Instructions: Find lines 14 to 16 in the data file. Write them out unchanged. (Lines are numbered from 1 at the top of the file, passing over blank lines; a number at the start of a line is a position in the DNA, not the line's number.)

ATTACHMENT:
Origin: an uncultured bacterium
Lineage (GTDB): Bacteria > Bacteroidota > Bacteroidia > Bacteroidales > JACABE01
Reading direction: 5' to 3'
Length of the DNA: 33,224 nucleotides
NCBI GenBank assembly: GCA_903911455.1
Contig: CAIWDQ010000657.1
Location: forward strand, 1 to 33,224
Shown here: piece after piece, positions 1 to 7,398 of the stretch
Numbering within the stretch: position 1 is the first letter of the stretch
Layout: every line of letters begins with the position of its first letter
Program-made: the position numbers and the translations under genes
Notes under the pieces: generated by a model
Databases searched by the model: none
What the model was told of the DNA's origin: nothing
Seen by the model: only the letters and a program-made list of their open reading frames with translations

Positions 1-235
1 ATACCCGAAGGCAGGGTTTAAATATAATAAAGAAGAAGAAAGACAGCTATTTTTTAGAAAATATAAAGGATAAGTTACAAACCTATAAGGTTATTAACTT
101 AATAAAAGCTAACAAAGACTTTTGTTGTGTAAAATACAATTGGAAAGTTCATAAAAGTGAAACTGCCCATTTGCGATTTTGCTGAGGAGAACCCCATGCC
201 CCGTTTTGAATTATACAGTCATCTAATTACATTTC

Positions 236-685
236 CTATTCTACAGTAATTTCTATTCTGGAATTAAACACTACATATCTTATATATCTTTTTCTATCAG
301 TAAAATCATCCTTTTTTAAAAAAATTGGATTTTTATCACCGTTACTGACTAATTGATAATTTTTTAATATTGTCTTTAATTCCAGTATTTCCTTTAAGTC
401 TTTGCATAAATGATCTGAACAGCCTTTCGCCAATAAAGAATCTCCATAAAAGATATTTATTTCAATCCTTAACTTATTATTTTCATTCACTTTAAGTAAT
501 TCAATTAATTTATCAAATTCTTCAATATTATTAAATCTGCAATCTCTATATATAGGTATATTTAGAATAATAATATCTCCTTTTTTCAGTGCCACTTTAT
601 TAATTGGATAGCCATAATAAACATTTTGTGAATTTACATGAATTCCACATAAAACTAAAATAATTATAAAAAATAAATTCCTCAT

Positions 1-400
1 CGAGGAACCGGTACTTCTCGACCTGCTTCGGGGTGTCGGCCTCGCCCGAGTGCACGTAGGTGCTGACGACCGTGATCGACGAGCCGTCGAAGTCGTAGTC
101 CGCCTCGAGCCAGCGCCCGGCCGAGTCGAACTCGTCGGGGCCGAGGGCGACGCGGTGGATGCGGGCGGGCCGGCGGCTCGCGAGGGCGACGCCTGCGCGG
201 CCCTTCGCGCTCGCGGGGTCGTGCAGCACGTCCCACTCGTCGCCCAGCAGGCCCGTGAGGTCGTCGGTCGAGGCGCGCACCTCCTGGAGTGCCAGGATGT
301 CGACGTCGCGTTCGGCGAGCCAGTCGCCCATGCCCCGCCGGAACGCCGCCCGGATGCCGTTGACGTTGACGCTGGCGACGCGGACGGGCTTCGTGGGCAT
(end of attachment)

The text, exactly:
What the model was told of the DNA's origin: nothing
Seen by the model: only the letters and a program-made list of their open reading frames with translations

Positions 1-235